Quantcast
Environmental News for a Healthier Planet and Life

K-Cup Inventor Admits He Doesn't Have a Keurig, Regrets Inventing Them ... Find Out Why

Food
K-Cup Inventor Admits He Doesn't Have a Keurig, Regrets Inventing Them ... Find Out Why

In a story released this week, Keurig K-cup inventor John Sylvan, who sold his shares of the company for $50,000 back in 1997, admits he regrets ever creating the disposable plastic coffee pods that built what is today a $4.7 billion business. With an estimated nine to 13 billion plastic K-cups hitting landfills last year, Sylvan admits, “I feel bad sometimes that I ever did it."

An estimated nine to 13 billion K-cups landed in landfills last year.
Photo credit: Shutterstock

Pod-based coffee makers like Keurig, designed to create customizable single-serve coffees from plastic pods filled with coffee grounds, can be found in one-third of American households. That pervasiveness is generating a lot of leftover pods that end up in landfills.

Keurig was acquired by eco-friendly coffee producer Green Mountain in 2006, combining names in 2014. While every spin-off coffee pod product produced since the merger (including Vue, Bolt and K-Carafe cups) is recyclable, the company's biggest seller, the original K-cup product made from plastic #7, is not.

When Keurig Green Mountain's design patent on the foil-topped plastic coffee pod expired in 2012, the market was flooded with competing options, many of which are biodegradable or reusable, raising the question: Why won't Keurig Green Mountain follow suit?

According to Keurig Green Mountain's Chief Sustainability Officer Monique Oxender, they're working on it. The company has committed to making all K-cups recyclable by 2020, but concerned citizens say it's not fast enough. A petition set up by the creators of the viral Kill the K-Cup video urges Keurig to expedite the development of their recycling program and has been signed by more than 20,000 people. According to Sylvan, it won't happen any time soon. “No matter what they say about recycling," he said, "those things will never be recyclable."

Supporters of pod-based coffee makers would argue that's not such a bad thing considering the machines require less electricity than traditional brew pots and extract coffee more efficiently from less grounds, saving on the resources required to produce the water-intensive crop.

Coffee is a staple in the American diet and won't be going away any time soon. It offers a slew of health benefits and, most importantly, the jolt of caffeine so many have come to rely on. So what's the most eco-friendly coffee brewing option? According to Murray Carpenter, author of Caffeinated, the answer is, unfortunately, instant coffee.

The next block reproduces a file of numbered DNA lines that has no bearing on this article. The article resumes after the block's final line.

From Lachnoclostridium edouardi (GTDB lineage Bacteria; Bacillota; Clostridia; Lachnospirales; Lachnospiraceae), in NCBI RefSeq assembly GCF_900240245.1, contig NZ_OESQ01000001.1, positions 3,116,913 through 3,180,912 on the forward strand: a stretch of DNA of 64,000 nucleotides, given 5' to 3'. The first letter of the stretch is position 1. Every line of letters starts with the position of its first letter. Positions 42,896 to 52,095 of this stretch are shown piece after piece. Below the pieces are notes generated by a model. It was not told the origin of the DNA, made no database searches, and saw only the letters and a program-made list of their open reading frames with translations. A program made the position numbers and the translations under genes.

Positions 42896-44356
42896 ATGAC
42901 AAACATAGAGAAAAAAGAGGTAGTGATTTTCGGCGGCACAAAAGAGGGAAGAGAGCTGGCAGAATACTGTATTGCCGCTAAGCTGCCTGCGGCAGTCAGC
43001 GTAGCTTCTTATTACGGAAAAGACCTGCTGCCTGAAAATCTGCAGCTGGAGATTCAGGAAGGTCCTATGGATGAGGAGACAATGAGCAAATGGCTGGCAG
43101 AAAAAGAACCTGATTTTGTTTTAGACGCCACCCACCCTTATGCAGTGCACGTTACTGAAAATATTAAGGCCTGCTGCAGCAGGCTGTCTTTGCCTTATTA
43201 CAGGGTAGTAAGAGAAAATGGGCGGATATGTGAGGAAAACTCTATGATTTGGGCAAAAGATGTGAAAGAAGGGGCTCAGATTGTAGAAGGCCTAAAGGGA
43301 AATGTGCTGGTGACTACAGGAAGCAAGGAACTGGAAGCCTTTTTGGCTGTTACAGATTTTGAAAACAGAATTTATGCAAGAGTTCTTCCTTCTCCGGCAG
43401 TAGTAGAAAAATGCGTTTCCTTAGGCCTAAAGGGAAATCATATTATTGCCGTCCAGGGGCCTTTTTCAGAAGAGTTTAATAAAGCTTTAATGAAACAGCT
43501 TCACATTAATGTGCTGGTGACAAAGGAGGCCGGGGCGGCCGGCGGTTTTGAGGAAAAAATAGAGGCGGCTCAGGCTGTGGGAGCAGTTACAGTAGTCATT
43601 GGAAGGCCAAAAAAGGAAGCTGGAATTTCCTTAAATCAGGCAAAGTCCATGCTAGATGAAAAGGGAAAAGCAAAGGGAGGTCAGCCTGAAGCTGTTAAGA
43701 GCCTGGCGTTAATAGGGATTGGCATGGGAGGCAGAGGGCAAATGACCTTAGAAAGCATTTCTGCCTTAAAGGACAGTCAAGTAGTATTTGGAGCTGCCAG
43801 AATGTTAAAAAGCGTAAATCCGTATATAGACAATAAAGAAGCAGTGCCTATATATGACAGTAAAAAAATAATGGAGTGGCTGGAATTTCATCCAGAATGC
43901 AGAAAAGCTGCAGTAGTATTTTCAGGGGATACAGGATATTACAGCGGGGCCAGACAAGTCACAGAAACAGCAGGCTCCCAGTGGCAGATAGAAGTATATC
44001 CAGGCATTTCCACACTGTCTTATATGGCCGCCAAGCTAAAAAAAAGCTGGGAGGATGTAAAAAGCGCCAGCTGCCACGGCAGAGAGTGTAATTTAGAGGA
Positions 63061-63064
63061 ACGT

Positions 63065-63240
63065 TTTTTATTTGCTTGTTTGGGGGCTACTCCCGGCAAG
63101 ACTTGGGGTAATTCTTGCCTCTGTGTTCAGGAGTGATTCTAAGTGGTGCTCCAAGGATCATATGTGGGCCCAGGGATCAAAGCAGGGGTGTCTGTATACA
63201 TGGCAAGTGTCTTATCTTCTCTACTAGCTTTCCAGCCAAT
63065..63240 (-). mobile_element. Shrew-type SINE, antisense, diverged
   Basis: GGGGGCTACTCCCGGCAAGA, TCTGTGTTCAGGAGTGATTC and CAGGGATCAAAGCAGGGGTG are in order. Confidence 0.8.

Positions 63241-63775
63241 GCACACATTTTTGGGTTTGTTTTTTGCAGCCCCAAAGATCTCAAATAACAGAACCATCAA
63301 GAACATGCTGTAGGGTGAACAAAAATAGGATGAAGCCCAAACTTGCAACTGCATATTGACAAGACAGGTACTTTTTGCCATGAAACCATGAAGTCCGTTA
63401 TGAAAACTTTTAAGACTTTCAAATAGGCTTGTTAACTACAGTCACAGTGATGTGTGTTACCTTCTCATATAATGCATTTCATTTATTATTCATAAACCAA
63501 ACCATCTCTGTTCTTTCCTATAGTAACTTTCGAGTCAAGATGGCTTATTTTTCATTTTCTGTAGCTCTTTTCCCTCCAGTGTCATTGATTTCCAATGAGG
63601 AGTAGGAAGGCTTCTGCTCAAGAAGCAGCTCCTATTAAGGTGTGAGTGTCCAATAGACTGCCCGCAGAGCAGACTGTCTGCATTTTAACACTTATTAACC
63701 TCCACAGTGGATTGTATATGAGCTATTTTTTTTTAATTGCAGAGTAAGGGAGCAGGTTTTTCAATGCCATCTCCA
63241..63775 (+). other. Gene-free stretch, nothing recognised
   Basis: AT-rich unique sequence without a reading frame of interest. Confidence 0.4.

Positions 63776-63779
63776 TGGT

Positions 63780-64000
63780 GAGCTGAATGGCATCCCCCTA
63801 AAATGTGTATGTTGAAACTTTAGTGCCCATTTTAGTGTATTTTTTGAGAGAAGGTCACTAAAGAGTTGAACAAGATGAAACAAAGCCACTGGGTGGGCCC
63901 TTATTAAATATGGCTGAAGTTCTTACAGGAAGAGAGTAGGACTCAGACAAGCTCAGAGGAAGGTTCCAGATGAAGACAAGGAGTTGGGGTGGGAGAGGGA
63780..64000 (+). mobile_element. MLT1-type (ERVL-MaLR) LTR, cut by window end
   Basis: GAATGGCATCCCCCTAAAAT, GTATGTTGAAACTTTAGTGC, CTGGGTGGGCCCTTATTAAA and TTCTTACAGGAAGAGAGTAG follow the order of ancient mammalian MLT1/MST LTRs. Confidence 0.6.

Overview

If abandoning the convenience of your single-serve Keurig for more sustainable instant coffee is out of the question, there are other options. Keurig Green Mountain's Grounds to Grow On program collects used pods turning the grounds into fertilizer and burning the cups for energy. Another company, Terracycle, sells zero-waste boxes where you can collect coffee pods to ship back for recycling.

As for Sylvan, he says he has a solution to Keurig's waste problem but that the company won't listen. As they embark on their own 2020 recycling initiative, he has started a new company Zonbak selling solar panels, in part to offset the negative environmental impact of his K-cup invention.

YOU MIGHT ALSO LIKE

Man Quits Job to Travel in Solar-Powered Home on Wheels

Reducing Food Waste Is Good for Economy and Climate, Report Says

World's First Plantable Coffee Cup to Replenish Rain Forests

Three of New York City's largest employee pension funds are divesting from securities tied to fossil fuel companies. Alfonzo Forrest / EyeEm / Getty Images

Three of New York City's largest employee pension funds representing civil servants, teachers, and school administrators are divesting from securities tied to fossil fuel companies.

Read More Show Less

EcoWatch Daily Newsletter

The western edge of the Greenland ice sheet in West Greenland as seen from the air. Ashley Cooper / Getty Images

As the world's ice sheets melt at an increasing rate, researchers are looking for explanations beyond just a hotter climate. A recent study found one answer may lie in the dust.

Read More Show Less

Trending

Swedish climate activist Greta Thunberg protests during a "Fridays for Future" protest in front of the Swedish Parliament Riksdagen in Stockholm on October 9. Jonathan Nackstrand / AFP / Getty Images

By Greta Thunberg

  • Greta Thunberg calls for urgent action to address the climate and ecological crisis.
  • She reminds the world of the promises made to children and grandchildren — a promise they expect to be kept.
  • The proposals being discussed and presented at the moment are 'very far from being enough.'
Read More Show Less
A dugong, also called a sea cow, swims with golden pilot jacks near Marsa Alam, Egypt, Red Sea. Alexis Rosenfeld / Getty Images

In 2010, world leaders agreed to 20 targets to protect Earth's biodiversity over the next decade. By 2020, none of them had been met. Now, the question is whether the world can do any better once new targets are set during the meeting of the UN Convention on Biodiversity in Kunming, China later this year.

Read More Show Less
President Joe Biden signs executive orders in the State Dining Room at the White House on Jan. 22, 2021 in Washington, DC. Jabin Botsford / The Washington Post via Getty Images

By Andrew Rosenberg

The first 24 hours of the administration of President Joe Biden were filled not only with ceremony, but also with real action. Executive orders and other directives were quickly signed. More actions have followed. All consequential. Many provide a basis for not just undoing actions of the previous administration, but also making real advances in public policy to protect public health, safety, and the environment.

Read More Show Less